The new version offers some really cool bells and whistles
First things first: If you do any work with people using Windows-based computers, you need to be able to make sure that your documents are compatible with Microsoft Office. Sorry, True Believers, but that's the reality of the world. There's nothing worse than receiving or sending a document, a spreadsheet, a presentation or whatever, only to be told that the other person can not open, format or read it properly. Applications like AppleWorks, MarinerWrite and ThinkFree Office can do part of the job, but the vast majority of business users need what everyone else is using.
And that's Microsoft Office.
So, with Microsoft releasing Office 2004 for Mac this week, the questions become: Is it a tangible improvement over Office v.X, and is it worth plunking down the money to be the first on the block to get a copy? The answers are "yes," and "it depends."
The new version offers some really cool bells and whistles that the prior version did not, across all four applications that make up the Office suite. There is slightly better compatibility with the Wintel versions of Word that will make it possible for you to more completely share your work with our less-fortunate brethren of that other platform. However, many of you already using Office v.X may decide that what you have is already good enough... good enough that you don't need the upgrade. In that respect, Microsoft's chief competitor may be itself.
Beginning with the installation the CD offers you two alternatives to install the software; either drag-and-drop or using Microsoft's Wizard. Drag-and-drop didn't work for me. I found myself trashing the folder, and starting all over, with the wizard. Save yourself the time; the wizard works well, and you can be up and running in a few minutes with it.
The folks at the Macintosh Business Unit have incorporated several new tools that give the Mac version of Word much the same look and feel as with the Windows version; a PC user should have no trouble running the Mac software. But the Mac version has one big advantage, at least for the time being.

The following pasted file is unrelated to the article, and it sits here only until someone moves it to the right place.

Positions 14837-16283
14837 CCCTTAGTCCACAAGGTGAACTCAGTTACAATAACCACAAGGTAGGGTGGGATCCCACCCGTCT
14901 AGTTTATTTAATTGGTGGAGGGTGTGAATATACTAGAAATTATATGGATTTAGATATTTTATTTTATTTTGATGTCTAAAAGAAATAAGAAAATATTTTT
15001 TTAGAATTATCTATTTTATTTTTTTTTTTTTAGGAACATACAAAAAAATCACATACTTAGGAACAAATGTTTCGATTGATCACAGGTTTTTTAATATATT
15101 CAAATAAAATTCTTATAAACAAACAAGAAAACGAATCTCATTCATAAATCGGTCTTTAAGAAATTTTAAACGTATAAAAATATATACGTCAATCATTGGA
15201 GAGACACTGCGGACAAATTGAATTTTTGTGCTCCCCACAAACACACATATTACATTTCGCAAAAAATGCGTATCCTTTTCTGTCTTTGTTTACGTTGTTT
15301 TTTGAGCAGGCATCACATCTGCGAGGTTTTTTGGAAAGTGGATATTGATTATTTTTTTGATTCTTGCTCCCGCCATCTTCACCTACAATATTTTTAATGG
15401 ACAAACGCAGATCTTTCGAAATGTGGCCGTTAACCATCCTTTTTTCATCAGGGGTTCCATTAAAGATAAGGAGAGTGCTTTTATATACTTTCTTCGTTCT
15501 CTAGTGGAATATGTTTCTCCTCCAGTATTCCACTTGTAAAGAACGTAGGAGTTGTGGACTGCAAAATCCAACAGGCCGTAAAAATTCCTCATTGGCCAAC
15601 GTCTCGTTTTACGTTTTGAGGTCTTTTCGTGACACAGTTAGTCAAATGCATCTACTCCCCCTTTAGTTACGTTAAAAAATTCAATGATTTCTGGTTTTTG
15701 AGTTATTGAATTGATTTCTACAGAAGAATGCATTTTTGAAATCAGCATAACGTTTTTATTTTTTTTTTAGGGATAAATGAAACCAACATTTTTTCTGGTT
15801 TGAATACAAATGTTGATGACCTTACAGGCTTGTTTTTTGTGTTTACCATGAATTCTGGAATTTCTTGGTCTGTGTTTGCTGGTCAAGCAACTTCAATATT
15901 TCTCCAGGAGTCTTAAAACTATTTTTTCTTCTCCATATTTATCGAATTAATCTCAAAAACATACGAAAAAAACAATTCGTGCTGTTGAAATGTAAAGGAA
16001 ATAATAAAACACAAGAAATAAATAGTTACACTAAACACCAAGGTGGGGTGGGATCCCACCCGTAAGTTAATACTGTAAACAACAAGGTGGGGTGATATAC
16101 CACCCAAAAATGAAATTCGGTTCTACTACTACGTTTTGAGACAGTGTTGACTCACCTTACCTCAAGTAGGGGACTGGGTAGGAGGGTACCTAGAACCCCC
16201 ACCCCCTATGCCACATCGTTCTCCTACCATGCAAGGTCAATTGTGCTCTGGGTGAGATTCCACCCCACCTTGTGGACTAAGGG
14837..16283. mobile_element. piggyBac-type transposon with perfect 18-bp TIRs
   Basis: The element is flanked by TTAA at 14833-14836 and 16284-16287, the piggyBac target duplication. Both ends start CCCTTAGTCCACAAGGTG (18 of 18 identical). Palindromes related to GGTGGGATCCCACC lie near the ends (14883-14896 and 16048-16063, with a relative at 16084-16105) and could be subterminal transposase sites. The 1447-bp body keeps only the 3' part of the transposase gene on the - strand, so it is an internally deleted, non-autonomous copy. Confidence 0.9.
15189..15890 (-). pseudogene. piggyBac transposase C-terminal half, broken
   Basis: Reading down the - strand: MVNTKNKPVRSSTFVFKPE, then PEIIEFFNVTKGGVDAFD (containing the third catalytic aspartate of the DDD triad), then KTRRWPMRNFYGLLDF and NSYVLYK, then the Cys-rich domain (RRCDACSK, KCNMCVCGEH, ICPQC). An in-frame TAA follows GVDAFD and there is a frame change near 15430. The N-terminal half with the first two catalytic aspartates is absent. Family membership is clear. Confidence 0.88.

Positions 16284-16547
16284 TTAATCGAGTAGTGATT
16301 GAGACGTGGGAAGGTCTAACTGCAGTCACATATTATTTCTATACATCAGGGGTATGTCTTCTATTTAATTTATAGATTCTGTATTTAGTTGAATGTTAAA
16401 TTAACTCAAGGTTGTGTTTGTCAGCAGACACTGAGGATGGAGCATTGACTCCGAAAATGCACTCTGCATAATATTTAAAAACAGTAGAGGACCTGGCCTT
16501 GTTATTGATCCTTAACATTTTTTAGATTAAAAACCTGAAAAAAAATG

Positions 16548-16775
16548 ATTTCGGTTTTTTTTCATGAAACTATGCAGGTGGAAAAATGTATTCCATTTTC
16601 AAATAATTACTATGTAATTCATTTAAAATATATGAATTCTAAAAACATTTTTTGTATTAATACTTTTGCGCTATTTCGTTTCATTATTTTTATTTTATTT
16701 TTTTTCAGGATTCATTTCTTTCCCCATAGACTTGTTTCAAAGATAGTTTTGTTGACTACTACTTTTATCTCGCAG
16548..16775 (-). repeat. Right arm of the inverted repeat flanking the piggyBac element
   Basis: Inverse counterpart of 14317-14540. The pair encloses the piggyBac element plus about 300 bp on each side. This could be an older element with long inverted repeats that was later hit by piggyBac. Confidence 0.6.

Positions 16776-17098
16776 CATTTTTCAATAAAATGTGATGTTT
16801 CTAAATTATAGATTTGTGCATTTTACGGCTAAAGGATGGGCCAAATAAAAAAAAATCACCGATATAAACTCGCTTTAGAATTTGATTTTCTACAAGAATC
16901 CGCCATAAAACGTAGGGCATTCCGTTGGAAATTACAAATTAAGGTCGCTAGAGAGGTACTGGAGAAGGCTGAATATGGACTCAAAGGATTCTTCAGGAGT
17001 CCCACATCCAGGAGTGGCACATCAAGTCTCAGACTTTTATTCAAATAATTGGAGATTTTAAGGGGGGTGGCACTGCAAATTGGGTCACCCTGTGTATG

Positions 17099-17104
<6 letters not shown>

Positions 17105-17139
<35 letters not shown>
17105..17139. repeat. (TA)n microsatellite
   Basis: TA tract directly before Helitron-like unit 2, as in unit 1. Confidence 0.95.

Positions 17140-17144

It's voice. Office 2004 gives you the ability to open up a document that looks like a notepad. You can title it, prioritize notes you've taken, create tasks to your Entourage calendar directly from the document...you can even record audio of a person speaking. I found my iMac's built-in microphone works well with the application. I recorded a conversation I had over my speakerphone; the quality of the playback on the computer was superb, allowing me to start, stop and review the audio at my leisure.
Yes, I know; there are other applications that allow me to record a voice and play it back later, but this is one of the things that stood out, because everything is integrated. You can call it "bloatware" if you wish, and it may be a factor in your decision not to upgrade. I call it a good step by Microsoft that does not force itself on you if you don't want to use it.
Word also offers an upgraded view of tracked changes to a document that is more in line with the color-coded, off-to-the-side view that Windows users have had since Office 2000. I wasn't swayed one way or the other; if anything, all the tracking note windows got a little too busy for me. I've grown accustomed to moving my mouse over the particular edit, and right-clicking to either accept or reject a change. The new way of tracking changes in Word, however, makes it one step easier to do so. And if you misspell a word, a moving blue line under the word alerts you, giving you the option to automatically change it, or leave it the way you've typed it. For me, automatic spellchecker is the "killer app" feature within any word processing application; Microsoft has improved this functionality, and I appreciate it. I think you may as well.
The biggest changes here center on your ability to control the flow of information if you are using PowerPoint to present to a group. A new set of presenter tools make it possible for you to view a timer on your screen, and let you know which slides are coming next before you show them to others. It's meant to offer you a more fluid presentation, without having to necessarily rely on your memory or a printed copy of your presentation to know what's coming next.
The Formatting Palette has been expanded, giving you the option to add a new slide, change the background, or change transitions with an absolute minimum of effort, through far fewer mouse clicks. I also particularly appreciate the "Add Objects" palette that lets me click on symbols such as a trademark or copyright. Yes, I know how to use Option-G or Option-2 to create these symbols, however this lets me do it without having to memorize keyboard shortcuts. I may be a power user, but I can learn to live with point-and-click simplicity as well.